Most of the time, homeowners don’t think about their fireplace until they need it. Then, it’s usually too late to do anything about it. If you’re considering installing a fireplace, you should know a few things first.
In this article, we’ll cover the basics of installing a fireplace, including:
- The different types of fireplaces available and the benefits and drawbacks of each type
- The installation process itself
- The cost of installation
- The impact on your home’s resale value
By the time you’re finished reading, you’ll have a better idea of whether or not installing a fireplace is right for you. So, let’s get started!
Types of Fireplaces
There are two basic types of fireplaces: wood-burning and gas. Each has its own pros and cons that you should consider before making a decision.
1. Wood-Burning Fireplaces– Wood-burning fireplaces are the most traditional option. They’re also the most popular, accounting for about 60% of all fireplaces in the United States.
There are two main types of wood-burning fireplaces: masonry and factory-built.
Masonry fireplaces are built on-site from bricks, stones, or concrete. They’re usually more expensive than factory-built fireplaces, but they’re also more durable and often considered more aesthetically pleasing. The downside of masonry fireplaces is that they require more maintenance than factory-built models. They also tend to be less efficient, as much of the heat generated by the fire escapes up the chimney.
Factory-built fireplaces are less expensive than masonry models and usually require less maintenance. They’re also more energy-efficient, as they’re designed to capture more heat from the fire and radiate it into the room. The downside of factory-built fireplaces is that they’re not as durable as masonry models. They are also less aesthetically pleasing, as they’re usually made from sheet metal or concrete.
2. Gas Fireplaces- Gas fireplaces are becoming increasingly popular in the United States.
There are two main types of gas fireplaces: vented and unvented.
Vented gas fireplaces are the most traditional type. They’re designed to be installed in an existing chimney, and they require a vent to the outside of the home. The upside of vented gas fireplaces is that they’re very efficient, as all of the heat generated by the fire is distributed into the room. They’re also very safe, as there’s no risk of carbon monoxide buildup. The downside of vented gas fireplaces is that they require more maintenance than unvented models. They also can’t be used in homes without an existing chimney.
Unvented gas fireplaces don’t require a vent outside of the home. Instead, they rely on a sealed glass front to contain the fire. The upside of unvented gas fireplaces is that they’re straightforward to install. They can be used in any type of home, regardless of whether or not there’s an existing chimney. The downside of unvented gas fireplaces is that they’re less efficient than vented models, as some of the heat generated by the fire escapes through the glass front. They’re also more dangerous, as carbon monoxide buildup risks if the glass front breaks.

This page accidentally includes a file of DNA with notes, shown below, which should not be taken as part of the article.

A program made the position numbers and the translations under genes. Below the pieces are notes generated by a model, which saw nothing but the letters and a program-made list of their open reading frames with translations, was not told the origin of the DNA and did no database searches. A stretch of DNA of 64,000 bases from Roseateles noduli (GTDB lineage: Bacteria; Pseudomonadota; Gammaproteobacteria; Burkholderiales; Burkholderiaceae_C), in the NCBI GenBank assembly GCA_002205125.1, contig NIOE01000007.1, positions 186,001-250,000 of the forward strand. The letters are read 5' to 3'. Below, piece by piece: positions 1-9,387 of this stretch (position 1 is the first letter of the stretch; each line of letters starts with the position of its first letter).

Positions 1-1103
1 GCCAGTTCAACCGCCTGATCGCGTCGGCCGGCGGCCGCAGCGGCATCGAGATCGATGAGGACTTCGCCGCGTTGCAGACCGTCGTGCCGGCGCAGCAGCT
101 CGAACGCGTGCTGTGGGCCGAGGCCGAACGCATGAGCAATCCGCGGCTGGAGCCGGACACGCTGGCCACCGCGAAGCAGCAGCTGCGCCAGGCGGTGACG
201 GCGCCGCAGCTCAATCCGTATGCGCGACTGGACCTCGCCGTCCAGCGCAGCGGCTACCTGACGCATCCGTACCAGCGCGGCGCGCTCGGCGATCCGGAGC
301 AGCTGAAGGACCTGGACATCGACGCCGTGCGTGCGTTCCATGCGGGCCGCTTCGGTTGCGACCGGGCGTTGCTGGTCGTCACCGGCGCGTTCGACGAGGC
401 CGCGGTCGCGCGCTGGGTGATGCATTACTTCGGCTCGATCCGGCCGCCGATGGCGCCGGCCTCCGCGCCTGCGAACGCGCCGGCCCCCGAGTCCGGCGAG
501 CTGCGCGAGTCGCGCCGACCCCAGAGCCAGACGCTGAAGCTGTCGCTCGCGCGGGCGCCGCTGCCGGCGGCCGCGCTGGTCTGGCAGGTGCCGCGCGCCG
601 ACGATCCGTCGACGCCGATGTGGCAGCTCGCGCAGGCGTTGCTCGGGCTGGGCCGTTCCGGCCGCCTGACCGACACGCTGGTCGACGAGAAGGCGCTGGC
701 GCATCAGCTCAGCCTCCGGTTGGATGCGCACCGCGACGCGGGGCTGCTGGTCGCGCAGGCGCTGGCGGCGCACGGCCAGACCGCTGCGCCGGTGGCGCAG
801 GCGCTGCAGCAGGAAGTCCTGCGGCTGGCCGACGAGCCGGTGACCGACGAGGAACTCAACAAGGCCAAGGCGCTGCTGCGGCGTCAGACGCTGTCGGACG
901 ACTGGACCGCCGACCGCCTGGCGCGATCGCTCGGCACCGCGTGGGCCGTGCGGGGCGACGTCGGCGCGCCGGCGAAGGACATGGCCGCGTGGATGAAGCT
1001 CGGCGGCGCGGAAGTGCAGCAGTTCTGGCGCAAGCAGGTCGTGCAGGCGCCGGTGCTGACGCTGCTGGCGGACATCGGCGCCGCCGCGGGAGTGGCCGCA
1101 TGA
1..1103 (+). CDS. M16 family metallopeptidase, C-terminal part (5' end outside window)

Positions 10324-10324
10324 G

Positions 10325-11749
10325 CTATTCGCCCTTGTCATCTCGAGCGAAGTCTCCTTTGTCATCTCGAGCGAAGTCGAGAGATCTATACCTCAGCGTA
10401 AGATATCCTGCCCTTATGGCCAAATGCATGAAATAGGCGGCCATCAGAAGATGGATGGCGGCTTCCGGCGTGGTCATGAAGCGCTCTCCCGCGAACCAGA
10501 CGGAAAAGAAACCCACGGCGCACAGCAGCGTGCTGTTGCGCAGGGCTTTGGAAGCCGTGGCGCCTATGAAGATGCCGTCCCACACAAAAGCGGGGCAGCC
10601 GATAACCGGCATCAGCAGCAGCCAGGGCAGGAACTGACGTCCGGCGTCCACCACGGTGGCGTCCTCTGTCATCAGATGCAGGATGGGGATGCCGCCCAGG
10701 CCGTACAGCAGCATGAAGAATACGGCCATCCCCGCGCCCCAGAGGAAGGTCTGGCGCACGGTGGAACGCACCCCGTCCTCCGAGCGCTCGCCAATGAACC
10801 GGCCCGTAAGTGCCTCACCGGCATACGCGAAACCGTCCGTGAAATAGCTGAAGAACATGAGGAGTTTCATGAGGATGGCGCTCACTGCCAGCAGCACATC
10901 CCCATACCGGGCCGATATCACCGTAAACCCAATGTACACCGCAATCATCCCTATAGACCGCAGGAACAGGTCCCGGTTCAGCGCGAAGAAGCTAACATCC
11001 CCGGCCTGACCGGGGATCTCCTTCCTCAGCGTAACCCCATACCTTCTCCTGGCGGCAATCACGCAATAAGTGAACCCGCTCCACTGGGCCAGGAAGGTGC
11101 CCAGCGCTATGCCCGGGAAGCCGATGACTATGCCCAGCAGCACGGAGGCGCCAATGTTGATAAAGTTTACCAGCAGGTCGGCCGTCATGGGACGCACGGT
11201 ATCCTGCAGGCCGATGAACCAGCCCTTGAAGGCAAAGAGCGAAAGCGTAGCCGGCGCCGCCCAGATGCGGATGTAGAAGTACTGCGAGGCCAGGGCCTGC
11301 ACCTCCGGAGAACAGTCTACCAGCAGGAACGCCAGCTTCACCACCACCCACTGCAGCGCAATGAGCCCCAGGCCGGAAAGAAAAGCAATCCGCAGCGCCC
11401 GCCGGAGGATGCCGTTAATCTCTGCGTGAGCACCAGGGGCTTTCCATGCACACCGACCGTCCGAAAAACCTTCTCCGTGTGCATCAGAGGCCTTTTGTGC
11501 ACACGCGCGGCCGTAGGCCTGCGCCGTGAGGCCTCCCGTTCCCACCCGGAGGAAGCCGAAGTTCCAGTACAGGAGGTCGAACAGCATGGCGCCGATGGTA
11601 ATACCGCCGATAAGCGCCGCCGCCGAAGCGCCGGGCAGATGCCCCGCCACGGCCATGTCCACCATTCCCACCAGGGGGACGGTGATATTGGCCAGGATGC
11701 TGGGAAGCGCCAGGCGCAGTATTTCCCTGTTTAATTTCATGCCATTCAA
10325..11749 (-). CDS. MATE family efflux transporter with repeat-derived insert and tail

Installing a fireplace is typically a job best left to professionals. However, if you’re handy and have some experience with home improvement projects, you might be able to install it yourself.
The first step in installing a fireplace is determining which type is right for you. Once you’ve done that, you’ll need to gather the necessary materials and tools.
If you’re installing a wood-burning fireplace, you’ll need bricks, mortar, and a chimney liner. If you’re installing a gas fireplace, you’ll need a gas line and a vent.
Once you have the necessary materials, you’ll need to follow the instructions that came with your fireplace. The process will vary depending on the fireplace you’re installing, but it typically involves building a foundation, attaching the firebox, and connecting the chimney.
After the fireplace is installed, you’ll need to have it inspected by a certified professional to ensure it’s safe to use.
How much does it cost to install a fireplace?
The cost of installing a fireplace will vary depending on the type of fireplace you choose and the complexity of the installation.
On average, you can expect to pay between $500 and $5,000 to install a fireplace in your home.
If you’re considering installing a fireplace, be sure to consult with a certified professional to get an accurate estimate of the cost.
Impact on Home’s Resale Value
In a report, the average home with a fireplace was listed for 13% more than the national median sale price. So, if you’re planning on selling your home shortly, installing a fireplace is a great way to boost its value.